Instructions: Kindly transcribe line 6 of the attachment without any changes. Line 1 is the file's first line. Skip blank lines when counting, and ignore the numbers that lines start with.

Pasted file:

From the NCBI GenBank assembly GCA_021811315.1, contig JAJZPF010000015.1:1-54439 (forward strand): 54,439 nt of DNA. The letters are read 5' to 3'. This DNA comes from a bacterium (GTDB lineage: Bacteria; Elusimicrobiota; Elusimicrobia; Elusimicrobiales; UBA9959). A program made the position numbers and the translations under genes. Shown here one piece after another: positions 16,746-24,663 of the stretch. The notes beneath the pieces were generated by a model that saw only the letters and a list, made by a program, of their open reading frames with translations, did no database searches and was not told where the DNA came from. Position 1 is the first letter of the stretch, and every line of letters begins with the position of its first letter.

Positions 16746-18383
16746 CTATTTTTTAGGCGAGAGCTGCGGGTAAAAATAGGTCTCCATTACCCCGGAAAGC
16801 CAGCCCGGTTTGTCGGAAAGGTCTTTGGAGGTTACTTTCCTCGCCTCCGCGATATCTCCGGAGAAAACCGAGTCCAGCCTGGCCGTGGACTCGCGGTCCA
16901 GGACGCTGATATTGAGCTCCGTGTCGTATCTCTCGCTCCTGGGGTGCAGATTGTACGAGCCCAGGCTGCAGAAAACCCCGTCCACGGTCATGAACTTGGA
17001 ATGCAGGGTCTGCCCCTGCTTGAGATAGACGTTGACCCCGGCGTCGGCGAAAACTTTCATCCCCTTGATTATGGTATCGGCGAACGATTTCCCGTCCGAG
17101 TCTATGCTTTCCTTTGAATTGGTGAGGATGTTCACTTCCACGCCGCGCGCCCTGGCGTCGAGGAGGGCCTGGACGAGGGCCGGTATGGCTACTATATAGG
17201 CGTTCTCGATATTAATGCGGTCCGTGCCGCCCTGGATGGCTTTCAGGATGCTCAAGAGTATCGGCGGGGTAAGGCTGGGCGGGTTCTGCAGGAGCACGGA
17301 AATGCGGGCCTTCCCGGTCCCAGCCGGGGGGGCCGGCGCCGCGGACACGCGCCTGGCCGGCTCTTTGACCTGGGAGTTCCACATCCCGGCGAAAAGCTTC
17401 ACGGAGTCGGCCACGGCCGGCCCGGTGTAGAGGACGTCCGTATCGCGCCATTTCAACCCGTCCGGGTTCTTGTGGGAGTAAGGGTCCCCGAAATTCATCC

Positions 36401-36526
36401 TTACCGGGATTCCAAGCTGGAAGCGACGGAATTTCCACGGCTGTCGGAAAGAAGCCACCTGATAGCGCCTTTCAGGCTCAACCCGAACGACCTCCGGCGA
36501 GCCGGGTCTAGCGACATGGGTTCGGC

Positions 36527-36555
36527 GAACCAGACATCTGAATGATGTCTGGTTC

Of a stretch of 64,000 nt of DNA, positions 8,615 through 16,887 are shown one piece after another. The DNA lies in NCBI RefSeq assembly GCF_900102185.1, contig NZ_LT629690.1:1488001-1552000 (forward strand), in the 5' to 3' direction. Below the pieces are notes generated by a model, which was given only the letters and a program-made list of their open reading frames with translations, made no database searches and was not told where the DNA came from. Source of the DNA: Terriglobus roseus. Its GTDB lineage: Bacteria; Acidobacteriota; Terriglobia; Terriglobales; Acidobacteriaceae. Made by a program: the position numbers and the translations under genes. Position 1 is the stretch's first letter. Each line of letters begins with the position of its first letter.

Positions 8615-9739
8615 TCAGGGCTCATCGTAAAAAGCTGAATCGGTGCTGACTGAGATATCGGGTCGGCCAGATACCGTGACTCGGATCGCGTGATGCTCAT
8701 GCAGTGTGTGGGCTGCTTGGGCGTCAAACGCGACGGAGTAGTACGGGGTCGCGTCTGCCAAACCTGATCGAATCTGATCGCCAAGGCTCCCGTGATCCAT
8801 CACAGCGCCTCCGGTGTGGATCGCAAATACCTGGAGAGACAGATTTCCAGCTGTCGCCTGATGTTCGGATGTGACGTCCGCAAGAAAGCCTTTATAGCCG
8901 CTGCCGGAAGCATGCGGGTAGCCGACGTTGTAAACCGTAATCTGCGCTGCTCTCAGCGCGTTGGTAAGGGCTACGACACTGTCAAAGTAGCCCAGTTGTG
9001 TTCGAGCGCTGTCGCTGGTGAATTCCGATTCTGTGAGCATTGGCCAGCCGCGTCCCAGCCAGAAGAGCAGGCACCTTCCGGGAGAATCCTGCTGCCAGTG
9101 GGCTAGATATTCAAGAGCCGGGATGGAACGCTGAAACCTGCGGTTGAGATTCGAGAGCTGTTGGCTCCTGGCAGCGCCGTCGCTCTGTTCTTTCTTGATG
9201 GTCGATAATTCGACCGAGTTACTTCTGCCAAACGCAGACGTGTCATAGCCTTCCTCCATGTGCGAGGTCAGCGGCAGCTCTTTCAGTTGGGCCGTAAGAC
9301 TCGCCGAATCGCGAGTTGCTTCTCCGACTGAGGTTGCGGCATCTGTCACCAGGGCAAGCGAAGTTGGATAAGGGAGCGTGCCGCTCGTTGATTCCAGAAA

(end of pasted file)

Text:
17001 ATGCAGGGTCTGCCCCTGCTTGAGATAGACGTTGACCCCGGCGTCGGCGAAAACTTTCATCCCCTTGATTATGGTATCGGCGAACGATTTCCCGTCCGAG